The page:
Sina-1

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This is some really good news then given the progress Iran has been making with its own satellites.

Although...lol, quite sleazy of Russia to swoop on by and try and sell Iran some technology it was on the cusp for developing for itself anyways (?), hints of the S-400 still ringing in my head (don't need it since BAVAR-373 is a reality).

I wonder what other tech Russia is going to oh so graciously offer when Iran reaches that respective threshold.
For them it’s an economical and geopolitical balance. In some fronts (energy transport and Caspian Sea resources) they are direct competitors. So a strong Iran is not beneficial in those arenas.
Personally I think they are extremely shortsighted! The truth is that Russia has no interest to truly challenge US domination. And they are content with their current regional skirmishes. Balance of power will not be disturbed and western powers are therefore not really alarmed.
If they really wanted to challenge US positions, then Iran would have a been a perfect long term partner and we should have seen much more military collaborations and TOT weapons sales.
 
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Navigator

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Photos from a Kanopus-V satellite as examples of its resolution:
These examples are not suitable in this case, since max resolution of Kanopus-V satellite - 2.1 metres, but for Iran was made special variant on upgraded Kanopus platform with resolution around 1-1.2 metres. I.E. this sattelite for Iran will be able to take photos of better resolution.
 
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Draco.IMF

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I dont know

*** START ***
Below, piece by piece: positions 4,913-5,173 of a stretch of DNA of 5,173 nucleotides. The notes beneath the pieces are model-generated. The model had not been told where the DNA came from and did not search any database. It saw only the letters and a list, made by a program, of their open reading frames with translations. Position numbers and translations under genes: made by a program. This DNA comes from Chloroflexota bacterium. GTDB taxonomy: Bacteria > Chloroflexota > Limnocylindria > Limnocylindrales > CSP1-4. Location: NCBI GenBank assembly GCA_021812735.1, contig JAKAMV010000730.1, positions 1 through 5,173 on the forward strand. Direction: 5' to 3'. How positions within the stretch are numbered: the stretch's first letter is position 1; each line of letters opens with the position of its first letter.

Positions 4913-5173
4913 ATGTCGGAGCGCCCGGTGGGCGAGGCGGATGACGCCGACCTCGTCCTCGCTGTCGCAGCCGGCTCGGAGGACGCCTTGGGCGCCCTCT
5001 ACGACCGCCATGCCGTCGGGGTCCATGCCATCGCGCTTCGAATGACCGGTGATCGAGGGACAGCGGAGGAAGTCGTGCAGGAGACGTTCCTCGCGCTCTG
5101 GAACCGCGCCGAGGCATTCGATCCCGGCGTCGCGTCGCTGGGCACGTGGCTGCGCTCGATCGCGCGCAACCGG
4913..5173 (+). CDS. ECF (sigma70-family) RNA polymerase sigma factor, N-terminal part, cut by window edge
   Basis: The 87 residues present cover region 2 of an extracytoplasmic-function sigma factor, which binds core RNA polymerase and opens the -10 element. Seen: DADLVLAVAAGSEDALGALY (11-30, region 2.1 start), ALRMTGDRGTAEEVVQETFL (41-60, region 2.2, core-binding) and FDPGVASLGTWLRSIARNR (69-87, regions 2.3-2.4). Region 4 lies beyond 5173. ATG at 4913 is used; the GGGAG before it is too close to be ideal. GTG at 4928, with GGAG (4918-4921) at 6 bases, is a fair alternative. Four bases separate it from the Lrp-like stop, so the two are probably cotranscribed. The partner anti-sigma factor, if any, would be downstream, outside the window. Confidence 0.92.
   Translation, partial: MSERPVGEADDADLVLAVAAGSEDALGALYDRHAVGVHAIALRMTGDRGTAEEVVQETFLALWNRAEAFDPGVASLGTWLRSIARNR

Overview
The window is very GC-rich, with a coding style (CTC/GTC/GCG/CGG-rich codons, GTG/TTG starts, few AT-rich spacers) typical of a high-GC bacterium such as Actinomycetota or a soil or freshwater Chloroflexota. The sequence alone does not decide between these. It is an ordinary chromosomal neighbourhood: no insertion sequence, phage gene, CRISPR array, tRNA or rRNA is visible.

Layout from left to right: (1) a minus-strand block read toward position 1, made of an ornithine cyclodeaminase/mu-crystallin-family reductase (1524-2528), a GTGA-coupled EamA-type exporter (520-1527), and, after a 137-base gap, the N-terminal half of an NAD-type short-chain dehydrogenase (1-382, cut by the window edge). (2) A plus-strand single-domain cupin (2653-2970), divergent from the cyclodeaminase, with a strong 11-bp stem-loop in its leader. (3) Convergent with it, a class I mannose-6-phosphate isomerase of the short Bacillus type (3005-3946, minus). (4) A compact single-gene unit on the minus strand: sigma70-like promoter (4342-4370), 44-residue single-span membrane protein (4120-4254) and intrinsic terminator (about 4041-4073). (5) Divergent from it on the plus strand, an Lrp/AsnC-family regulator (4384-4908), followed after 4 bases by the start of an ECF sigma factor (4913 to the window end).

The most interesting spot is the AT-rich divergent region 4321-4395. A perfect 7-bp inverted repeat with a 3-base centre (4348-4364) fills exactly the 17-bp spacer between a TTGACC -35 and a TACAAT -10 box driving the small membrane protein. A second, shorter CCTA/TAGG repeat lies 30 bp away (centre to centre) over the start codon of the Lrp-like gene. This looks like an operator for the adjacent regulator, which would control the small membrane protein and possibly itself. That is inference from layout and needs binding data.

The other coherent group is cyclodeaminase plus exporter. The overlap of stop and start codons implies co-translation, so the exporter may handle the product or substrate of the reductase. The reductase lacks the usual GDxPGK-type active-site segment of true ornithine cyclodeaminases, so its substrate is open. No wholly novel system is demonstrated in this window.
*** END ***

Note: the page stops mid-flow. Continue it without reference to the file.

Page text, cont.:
There are upcoming talks between Putin and Biden, so this could be a chees play from Putin, to go with stronger "cards" into the talk, the timing is very suspicious

Dont forget the cancelled fighter jet project between Iran and Russia or the S-300 deal + history shows us Russia ins not reliable

We will see...
 

Dariush the Great

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There is a difference between Arab countries, Turkey etc. with Iran. We should develop all systems as much as possible on our own. There is no pride in getting Russian sat tech. I prefer it to take another 10 years but to be a domestic product (as much as possible). Same goes for all other military, civilian products.

Iran should reject this agreement.
 

Surenas

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I dont know

There are upcoming talks between Putin and Biden, so this could be a chees play from Putin, to go with stronger "cards" into the talk...

Dont forget the cancelled fighter jet project between Iran and Russia or the S-300 deal

We will see...
The timing is suspicious but the Russians didn't leak this story; the Americans did. So it seems like there are elements in the US that want to poison the upcoming Putin-Biden summit by highlighting this agreement.
 

Surenas

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Remember this remark by the former chief of IDF's military intelligence two months ago?

“Still, Ze’evi-Farkash said using force by itself is not a long-term solution. “We cannot repeatedly attack them [like with Iraq’s and Syria’s nuclear programs]. They are too smart, have too many precision-guided missiles, and will soon have satellites to watch us just like we watch them.”
So it seems like this agreement between Russia and Iran is known for a while in the intelligence community.